The Press Newspaper
Oregon City Council last week approved placing four renewal levies on the November 8 ballot.
They include the renewal of a .5-mill levy for the fire department that would provide and maintain fire apparatus, appliances, buildings and sites; a .5-mill levy for the recreation department for recreation purposes; a 2.25-percent tax to retire bonds issued for such things as financing, operation and/or maintenance of the municipal water distribution system, transmission, supply, storage, pumping, filtration or purification facilities, payment of interest and to provide funds for the continued construction and maintenance of the sanitary sewage system, for additional capital improvements and general operating expenses of the city within the general fund, for refuse pickup and disposal, and for storm drainage improvements; and the renewal of the municipal income tax rate of 2.25 percent.
The Stony Ridge Summer Festival and Flea Market would have celebrated its 40th year this July but the economy, torn up roads, state licensing mandates, lack of volunteers and past bad weather forced organizers to take a year off.
According to Karen Nicely, president of the Stony Ridge Civic Association, the group is currently discussing plans for next year.
John Dandar, of Curtice, stood in line with his fellow workers to thank President Obama for saving his job. What he received, in the end, was two priceless mementos from the experience.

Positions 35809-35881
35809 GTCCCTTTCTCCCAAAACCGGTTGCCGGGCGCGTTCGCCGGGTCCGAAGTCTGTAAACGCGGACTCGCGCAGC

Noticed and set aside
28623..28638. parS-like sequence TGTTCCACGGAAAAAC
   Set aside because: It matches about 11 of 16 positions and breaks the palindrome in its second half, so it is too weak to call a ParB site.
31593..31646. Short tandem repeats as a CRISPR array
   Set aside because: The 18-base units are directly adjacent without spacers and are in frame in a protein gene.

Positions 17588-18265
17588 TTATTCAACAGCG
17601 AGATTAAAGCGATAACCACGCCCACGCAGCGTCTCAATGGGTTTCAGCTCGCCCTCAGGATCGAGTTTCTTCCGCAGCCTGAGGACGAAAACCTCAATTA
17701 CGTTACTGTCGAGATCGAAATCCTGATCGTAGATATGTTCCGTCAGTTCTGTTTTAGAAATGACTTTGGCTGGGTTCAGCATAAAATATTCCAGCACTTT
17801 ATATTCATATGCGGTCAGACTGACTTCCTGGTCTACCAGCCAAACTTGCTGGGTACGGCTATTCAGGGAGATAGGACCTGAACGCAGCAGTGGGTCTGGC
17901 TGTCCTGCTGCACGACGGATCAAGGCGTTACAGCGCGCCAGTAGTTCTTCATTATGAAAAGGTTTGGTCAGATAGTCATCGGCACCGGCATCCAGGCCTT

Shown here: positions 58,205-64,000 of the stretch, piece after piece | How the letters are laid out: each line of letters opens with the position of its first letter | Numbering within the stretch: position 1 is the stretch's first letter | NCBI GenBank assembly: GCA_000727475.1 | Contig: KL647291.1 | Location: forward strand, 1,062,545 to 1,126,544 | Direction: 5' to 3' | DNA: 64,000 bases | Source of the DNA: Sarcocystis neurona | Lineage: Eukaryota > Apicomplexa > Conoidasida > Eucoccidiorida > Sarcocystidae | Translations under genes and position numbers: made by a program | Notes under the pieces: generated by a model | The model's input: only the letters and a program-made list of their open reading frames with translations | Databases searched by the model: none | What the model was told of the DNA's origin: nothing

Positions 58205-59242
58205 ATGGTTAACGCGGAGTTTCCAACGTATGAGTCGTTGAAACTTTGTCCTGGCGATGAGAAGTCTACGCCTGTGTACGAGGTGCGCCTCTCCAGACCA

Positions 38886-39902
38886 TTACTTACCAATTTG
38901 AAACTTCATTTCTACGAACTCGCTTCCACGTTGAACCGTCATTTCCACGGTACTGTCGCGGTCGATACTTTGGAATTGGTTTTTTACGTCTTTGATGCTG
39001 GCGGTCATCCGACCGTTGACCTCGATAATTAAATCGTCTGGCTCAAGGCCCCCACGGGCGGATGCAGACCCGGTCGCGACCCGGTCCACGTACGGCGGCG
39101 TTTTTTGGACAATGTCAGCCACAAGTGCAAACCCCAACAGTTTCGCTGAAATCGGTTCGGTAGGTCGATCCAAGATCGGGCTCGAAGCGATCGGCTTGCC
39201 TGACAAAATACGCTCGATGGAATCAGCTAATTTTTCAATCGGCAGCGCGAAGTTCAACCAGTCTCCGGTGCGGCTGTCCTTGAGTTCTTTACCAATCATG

Dandar’s wife, Maggi, a photographer, took photos of then presidential candidate Barack Obama, when he visited Maumee Bay State Park, in Oregon, in 2008.
Area farmers took advantage of a few days of dry weather to get into their fields and try to salvage what has been a planting season overwhelmed by record-breaking rainfall.
In Sandusky County, about 10 percent of the corn crop and about 3 percent of the soybean crop had been planted prior to last week, said W. Todd Warner, executive director of the county’s Farm Service Agency office.
The spell of dry weather earlier this month, however, allowed growers in some areas of the county to plant as much as 80 percent of their corn acreage, Warner estimates.
Oregon City Schools is moving closer to deciding whether to put up two wind turbines at Clay High School, two at Coy Elementary and two more at Jerusalem Elementary.
Jim Gilmore, City of Oregon commissioner of building and zoning, told The Press one turbine at Clay will be 286 feet in height and one will be 279 feet in height. They will be able to withstand winds in excess of 100 miles per hour.
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